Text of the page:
Technical Report MSC-2006-27

TR#:MSC-2006-27
Class:MSC
Title: Biologically Motivated Modeling and Imitating the Chameleon's
Authors: Ofir Avni
Supervisors: Ehud Rivlin
PDFMSC-2006-27.pdf
Abstract: This thesis takes the biologically motivated approach with regard to the visual system of the chameleon. The chameleon has a unique visual system, in which the two eyes scan independently the environment. In the first part of this work, a complex and innovative computer vision system, which uses cameras and mirrors, is designed and implemented in order to track the direction of the eyes of chameleons. In this part the problem of pose estimation with multiple cameras and mirrors is formulated and solved. The problem is formulated as a minimization problem of the three-dimensional geometric errors given the location of features found in the image and their three-dimensional model. The direction of the eyes is found by founding the eyelid in the image, and based on a geometric model of the eye. Preliminary results from this part, which includes biological experiments, indicates that chameleons scan the environment using a ``negative correlation'' strategy. That is, when one eye scans forward, the other, with high probability, scans backwards.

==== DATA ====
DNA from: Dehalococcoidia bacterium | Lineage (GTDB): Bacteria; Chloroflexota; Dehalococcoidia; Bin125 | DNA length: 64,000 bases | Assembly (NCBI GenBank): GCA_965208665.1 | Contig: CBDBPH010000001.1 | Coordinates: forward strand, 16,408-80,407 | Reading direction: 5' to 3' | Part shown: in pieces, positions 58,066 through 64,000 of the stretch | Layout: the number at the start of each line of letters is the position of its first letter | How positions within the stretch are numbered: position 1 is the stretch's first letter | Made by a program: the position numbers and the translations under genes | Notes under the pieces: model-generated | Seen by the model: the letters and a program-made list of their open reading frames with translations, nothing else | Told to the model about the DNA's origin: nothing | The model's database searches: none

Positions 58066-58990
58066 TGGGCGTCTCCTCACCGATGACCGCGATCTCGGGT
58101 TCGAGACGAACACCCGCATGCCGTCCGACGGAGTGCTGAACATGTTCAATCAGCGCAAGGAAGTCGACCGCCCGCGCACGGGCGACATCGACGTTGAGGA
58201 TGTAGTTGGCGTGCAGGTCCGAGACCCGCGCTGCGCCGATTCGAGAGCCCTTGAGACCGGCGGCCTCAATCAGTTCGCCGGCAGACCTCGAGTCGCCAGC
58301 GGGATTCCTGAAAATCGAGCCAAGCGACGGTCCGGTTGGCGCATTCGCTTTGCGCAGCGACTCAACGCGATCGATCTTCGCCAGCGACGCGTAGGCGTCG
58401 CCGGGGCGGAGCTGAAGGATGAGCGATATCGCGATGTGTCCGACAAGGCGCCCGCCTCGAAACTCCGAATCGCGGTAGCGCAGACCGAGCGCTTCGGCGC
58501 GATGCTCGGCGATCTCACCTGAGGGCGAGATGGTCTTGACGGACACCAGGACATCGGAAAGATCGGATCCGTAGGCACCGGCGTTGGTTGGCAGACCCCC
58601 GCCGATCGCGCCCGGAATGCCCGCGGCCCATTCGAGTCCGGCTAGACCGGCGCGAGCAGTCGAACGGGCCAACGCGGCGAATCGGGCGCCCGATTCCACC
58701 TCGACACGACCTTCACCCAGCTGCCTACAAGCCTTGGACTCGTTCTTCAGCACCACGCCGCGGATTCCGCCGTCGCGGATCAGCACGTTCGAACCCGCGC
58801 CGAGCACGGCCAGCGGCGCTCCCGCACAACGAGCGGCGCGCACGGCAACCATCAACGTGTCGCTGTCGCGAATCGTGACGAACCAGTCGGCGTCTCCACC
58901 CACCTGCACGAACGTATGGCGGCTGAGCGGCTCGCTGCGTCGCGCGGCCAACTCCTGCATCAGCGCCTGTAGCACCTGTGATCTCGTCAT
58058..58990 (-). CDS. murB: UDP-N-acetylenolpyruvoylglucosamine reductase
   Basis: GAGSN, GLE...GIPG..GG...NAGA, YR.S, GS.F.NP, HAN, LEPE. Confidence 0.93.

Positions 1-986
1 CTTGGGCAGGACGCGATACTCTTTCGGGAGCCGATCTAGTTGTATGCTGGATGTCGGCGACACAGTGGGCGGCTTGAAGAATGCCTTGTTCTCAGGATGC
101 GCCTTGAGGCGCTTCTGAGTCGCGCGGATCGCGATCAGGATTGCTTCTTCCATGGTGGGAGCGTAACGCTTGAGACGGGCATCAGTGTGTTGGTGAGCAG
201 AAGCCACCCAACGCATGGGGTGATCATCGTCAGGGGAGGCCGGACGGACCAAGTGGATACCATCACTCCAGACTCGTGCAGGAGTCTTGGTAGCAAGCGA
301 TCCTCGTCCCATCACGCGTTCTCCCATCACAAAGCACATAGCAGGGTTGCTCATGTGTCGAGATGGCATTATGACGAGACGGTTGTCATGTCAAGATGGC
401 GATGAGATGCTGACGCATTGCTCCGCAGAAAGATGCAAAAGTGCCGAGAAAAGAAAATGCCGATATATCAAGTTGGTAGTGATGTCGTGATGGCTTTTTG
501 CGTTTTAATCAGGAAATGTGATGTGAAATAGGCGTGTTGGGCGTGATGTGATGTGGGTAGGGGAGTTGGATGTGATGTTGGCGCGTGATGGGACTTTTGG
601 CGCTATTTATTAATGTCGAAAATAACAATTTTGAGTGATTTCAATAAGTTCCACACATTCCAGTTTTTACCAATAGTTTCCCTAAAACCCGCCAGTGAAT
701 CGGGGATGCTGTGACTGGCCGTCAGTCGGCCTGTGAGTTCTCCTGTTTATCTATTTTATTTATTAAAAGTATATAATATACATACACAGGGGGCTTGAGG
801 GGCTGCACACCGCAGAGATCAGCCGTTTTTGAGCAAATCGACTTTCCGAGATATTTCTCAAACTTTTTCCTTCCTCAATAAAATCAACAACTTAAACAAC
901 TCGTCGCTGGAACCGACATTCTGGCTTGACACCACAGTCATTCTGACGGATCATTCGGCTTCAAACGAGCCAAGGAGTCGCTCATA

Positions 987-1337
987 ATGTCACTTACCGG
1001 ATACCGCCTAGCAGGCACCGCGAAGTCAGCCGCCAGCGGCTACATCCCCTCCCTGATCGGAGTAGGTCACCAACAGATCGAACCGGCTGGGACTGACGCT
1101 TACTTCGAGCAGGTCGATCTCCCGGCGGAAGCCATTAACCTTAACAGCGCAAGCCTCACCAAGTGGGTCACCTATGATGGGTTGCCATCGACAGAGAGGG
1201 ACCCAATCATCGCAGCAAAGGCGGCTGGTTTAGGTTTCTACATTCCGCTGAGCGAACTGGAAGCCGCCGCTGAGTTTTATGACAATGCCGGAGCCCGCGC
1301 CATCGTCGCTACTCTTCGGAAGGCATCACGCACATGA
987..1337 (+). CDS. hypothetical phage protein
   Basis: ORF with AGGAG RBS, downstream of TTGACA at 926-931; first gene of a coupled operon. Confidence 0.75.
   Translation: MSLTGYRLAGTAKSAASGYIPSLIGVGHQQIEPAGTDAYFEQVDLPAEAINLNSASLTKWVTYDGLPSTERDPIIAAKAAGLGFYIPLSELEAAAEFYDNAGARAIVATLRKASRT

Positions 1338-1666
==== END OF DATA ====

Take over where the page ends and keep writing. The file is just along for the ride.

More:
In the second part, a robotic system based on the chameleon visual system is constructed. Based on the observation from the first part, a new method for visual scanning with a set of independent pan-tilt cameras is presented. The method combines information about the environment and a model for the motion of the target to perform optimal scanning based on stochastic dynamic programming. For the implementation, a model-based control strategy is developed that performs target tracking. A switching control, combining smooth pursuit and saccades, is proposed. Robust and Minimum-time Model Predictive Control (MPC) theory is used for the design of the control law.

Finally, simulative and experimental validation of the approach is presented. The scanning algorithm was simulated in matlab, and the resulting scanning pattern has a remarkable resemblance to the scanning behavior of chameleons. The target tracking method was implemented in a real-time system of two cameras mounted on top of pan-tilt heads. Experimental results of tracking a target are presented.

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